How to Start an Assisted Living Facility in Florida
The demand for elder care increases as the baby-boomer population ages. Currently, there are about 28,900 residential-care communities in the U.S. alone, including assisted-living facilities. If you're planning to start this kind of business in Florida, research the legal requirements thoroughly. Florida assisted-living license requirements will depend on what types of services you'll provide at your facility.
Assisted-living facilities provide housing, meals, health care and other services to the elderly. Some also appeal to adults who cannot live independently or who have special needs. They typically offer help with daily activities like bathing, housekeeping, toileting and more. These facilities employ nurses for basic health care services, such as insulin injections, blood-pressure monitoring and medication management.
Residents can choose to live in shared or individual apartments, private rooms or semiprivate sleeping areas. Most facilities also have shared living areas for cooking, eating and socializing and provide recreational activities. Those who opt for assisted living are not necessarily sick or disabled. In general, they need some assistance with day-to-day activities but don't require the levels of care available in nursing homes.
The first step to opening an assisted-living center in Florida is to learn about this type of business: research market and industry trends, check your competitors and estimate your capital requirements. While it's true that your audience will consist largely of older adults, you can narrow down your target market and offer specialized services. This may give you a competitive advantage and allow you to promote your business more effectively.
For example, you could set up innovative wellness programs, provide physiotherapy services or provide residents with lots of different entertainment options. Look beyond traditional services like bathing, walking and dressing. According to the National Center for Assisted Living, about four in 10 people residing in these facilities suffer from Alzheimer's disease and other forms of dementia. You may provide specialized services for those struggling with these issues, such as memory care units, speech therapy, social-engagement programs and activities that meet their needs and interests.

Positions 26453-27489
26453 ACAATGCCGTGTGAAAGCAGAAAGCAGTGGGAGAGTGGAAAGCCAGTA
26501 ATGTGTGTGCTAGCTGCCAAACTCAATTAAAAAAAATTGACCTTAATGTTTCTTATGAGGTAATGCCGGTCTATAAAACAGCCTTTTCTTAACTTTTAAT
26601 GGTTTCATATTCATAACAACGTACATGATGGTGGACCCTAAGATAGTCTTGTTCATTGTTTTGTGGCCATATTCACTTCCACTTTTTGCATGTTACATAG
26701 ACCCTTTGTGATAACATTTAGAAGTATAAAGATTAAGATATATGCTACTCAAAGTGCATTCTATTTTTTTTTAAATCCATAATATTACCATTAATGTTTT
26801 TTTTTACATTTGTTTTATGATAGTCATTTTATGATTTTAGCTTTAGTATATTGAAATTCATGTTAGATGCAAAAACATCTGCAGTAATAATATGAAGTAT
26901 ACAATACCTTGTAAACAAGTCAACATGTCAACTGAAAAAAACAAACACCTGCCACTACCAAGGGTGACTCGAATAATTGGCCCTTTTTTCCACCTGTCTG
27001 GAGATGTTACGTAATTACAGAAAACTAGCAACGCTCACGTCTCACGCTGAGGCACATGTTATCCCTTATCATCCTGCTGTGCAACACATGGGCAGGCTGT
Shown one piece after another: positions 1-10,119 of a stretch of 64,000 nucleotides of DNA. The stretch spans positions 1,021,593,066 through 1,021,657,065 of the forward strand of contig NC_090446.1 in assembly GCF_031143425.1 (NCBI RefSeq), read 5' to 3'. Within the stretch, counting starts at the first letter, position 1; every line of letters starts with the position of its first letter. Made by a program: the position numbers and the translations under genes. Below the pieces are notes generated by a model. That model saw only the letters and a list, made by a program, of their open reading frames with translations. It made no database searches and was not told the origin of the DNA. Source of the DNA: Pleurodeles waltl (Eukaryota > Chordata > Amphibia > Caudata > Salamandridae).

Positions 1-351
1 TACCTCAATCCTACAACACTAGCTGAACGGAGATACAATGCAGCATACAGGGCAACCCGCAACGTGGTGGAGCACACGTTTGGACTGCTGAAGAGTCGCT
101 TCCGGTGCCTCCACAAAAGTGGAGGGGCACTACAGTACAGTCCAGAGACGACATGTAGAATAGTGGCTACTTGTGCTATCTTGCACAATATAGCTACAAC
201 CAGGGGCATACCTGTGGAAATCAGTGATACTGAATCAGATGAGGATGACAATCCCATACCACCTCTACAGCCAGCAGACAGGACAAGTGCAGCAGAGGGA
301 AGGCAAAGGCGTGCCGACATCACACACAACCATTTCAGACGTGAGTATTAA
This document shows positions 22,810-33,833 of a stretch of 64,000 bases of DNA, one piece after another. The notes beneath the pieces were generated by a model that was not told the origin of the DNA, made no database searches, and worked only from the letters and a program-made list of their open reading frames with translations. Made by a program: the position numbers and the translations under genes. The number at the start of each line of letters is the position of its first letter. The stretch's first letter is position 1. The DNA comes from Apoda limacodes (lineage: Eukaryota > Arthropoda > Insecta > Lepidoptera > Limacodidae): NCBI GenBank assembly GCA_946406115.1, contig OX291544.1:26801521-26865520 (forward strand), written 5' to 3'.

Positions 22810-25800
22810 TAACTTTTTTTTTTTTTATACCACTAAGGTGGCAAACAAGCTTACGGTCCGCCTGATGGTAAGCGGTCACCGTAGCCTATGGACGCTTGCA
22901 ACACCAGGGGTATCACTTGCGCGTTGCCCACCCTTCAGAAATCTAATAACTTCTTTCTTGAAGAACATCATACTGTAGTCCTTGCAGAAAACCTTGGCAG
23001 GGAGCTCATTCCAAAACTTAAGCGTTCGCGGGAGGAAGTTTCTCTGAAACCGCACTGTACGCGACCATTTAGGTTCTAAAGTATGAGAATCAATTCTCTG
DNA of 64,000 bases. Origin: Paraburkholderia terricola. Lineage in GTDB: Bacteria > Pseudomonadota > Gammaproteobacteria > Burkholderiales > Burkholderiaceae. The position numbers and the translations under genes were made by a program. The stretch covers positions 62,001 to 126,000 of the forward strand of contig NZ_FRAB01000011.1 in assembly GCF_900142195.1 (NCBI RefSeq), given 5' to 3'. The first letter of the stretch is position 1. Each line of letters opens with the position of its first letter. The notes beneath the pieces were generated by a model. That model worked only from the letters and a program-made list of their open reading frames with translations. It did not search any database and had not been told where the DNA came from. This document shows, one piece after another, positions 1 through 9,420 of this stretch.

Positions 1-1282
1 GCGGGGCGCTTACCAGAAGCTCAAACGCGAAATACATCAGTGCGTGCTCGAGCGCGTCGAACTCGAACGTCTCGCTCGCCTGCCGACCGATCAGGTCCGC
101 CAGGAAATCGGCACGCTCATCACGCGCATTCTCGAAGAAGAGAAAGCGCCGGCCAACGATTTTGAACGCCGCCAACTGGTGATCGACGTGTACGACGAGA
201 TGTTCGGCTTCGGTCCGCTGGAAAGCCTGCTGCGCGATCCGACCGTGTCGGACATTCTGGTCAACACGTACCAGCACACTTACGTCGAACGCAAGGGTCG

Make a business plan and write down everything. Consider your budget and startup costs, business goals, staff requirements and types of services. Study other assisted-living homes in your area, check their offerings and try to come up with a more complete program for your future residents. Determine where the facility will be located and how you're going to promote it; opening an assisted-living home outside the city, for instance, usually involves lower costs because you'll pay less per square foot for a property or land.
The sunshine state is home to about 2,400 assisted-living communities, each serving approximately 28 residents. More than 76% of facilities offer podiatry services, and 80% have depression-screening practices, reports the National Center for Assisted Living. Around 65 provide skilled nursing services, and 18% only serve residents with dementia. The competition is tight, but you can still build a successful business as long as you have a good understanding of the industry.
Assisted-living homes in this state are regulated by the Agency for Health Care Administration. Florida assisted-living license requirements are directly related to the services you plan to offer. In addition to a general business license and permits, you must apply for a standard license or a specialty license. The former allows for basic assistance with feeding, dressing, medication management and other standard services, while specialty licenses are issued to facilities where residents can "age in place" in familiar surroundings.
There are three types of specialty licenses: limited mental health, limited nursing services and extended congregate care. An ECC-licensed assisted-living home, for instance, is allowed to provide all the nursing services offered under both limited nursing services and standard licenses; those who reside in these facilities typically have greater needs than those in standard-living homes and hence require special care. To obtain your license, you must first complete a 26-hour training program at an approved center and get a score of 75% or higher. The AHCA core training study guide will be provided by your instructor.